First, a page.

Why DOTC toilets stink: Complicated procurement may lead to P352-M wastage
MANILA, Philippines – The Department of Transportation and Communications (DOTC) adopted a complicated procurement scheme for its toilets improvement project, leading to delays and possible wastage of some P352 million, state auditors said.
In a report released on January 7, the Commission on Audit (COA) said the DOTC entered into separate contracts for the civil works and supply of goods for its P351.86-million "Kayo ang Boss Ko" (KBK) toilet facilities improvement project for 10 agencies attached to the department.
This setup, COA said, "proved to be disadvantageous" to the government because it led to delayed implementation, suspended contracts, and failed biddings.
"The government may be left with unfinished/uncompleted toilet projects as a result of terminated contracts which could not be used by the intended beneficiaries and ultimately cause wastage of government funds," COA said.
The KBK toilet project aimed to provide comfortable and clean toilets for the DOTC's attached agencies:
- Land Transportation Office
- Land Transportation Franchising and Regulatory Board
- Manila International Airport Authority
- Civil Aviation Authority of the Philippines
- Mactan Cebu International Airport Authority
- Metro Rail Transit Line 3
- Philippine Ports Authority
- Cebu Ports Authority
- Philippine National Railways
- Light Rail Transit Authority
Funds originally for airport improvement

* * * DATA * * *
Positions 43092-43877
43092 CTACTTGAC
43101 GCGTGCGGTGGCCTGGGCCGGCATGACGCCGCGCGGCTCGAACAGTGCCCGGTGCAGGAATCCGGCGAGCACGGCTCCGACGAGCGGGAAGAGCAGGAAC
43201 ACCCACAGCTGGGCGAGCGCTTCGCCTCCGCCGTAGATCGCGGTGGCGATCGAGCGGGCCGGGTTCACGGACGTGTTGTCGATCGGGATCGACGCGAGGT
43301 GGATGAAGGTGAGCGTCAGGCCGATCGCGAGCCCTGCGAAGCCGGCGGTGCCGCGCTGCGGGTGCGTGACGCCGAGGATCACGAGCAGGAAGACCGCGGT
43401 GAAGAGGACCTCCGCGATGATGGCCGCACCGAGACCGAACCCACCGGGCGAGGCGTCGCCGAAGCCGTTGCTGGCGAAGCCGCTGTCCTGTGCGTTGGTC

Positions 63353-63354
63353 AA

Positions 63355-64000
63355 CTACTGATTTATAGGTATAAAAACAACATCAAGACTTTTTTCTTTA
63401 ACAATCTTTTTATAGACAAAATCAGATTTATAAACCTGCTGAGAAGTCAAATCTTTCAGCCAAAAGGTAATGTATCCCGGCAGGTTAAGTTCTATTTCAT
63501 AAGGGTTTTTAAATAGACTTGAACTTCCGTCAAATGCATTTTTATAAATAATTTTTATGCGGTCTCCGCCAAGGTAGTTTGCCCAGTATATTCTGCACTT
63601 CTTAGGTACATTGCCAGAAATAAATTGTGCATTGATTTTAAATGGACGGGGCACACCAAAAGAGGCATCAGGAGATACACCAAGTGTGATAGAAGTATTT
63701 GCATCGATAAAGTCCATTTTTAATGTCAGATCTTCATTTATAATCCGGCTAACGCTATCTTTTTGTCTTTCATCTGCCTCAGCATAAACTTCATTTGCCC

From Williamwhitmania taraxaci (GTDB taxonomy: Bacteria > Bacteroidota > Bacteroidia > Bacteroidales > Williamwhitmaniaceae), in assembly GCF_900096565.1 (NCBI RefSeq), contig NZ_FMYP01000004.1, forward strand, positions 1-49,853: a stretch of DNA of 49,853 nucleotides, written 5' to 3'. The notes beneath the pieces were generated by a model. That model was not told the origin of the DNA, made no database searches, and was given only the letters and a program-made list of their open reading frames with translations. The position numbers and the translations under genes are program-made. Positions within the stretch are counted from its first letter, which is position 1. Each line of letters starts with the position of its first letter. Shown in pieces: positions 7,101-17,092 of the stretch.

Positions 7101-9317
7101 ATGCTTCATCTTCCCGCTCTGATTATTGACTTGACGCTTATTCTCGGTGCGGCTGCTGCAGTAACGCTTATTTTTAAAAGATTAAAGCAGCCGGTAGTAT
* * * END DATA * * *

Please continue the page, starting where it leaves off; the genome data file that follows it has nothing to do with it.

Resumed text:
The funds, released in January 2012, were realigned from an allotment originally for the improvement of the country's airport facilities.
In an attempt to save money by making bulk orders, the DOTC adopted a procurement system in which one construction firm was chosen for the civil works component while other suppliers were awarded the contracts for fixtures and accessories.
But auditors said the DOTC should have tapped local firms in each region to build and overhaul the restrooms. The audit agency added that delays in the project, aggravated by the Manila truck ban and port congestion, could have been prevented if the procurement system was implemented through a straight contract.
"Had these KBK projects been implemented through straight contract scheme, the issue on port congestion, truck ban, and delayed delivery of imported goods would have been minimized because the construction materials would just come from the local market within the vicinity of the project site," COA said.
It added, “Most of the contracts for the civil works and goods should have been completed or delivered before end December 31, 2014. However, the contracts for civil works were far behind targets. Majority of the contractors for the civil works requested for suspension or already suspended due to delay in the delivery of phenolic boards and granite counter tops."
Contracts that have already been terminated will have to wait for another budget allocation, as unobligated funds are ordered remitted to the Bureau of Treasury.
The audit agency said the DOTC should have considered "the most practical and easy procurement scheme" to avoid delays in the project. – Rappler.com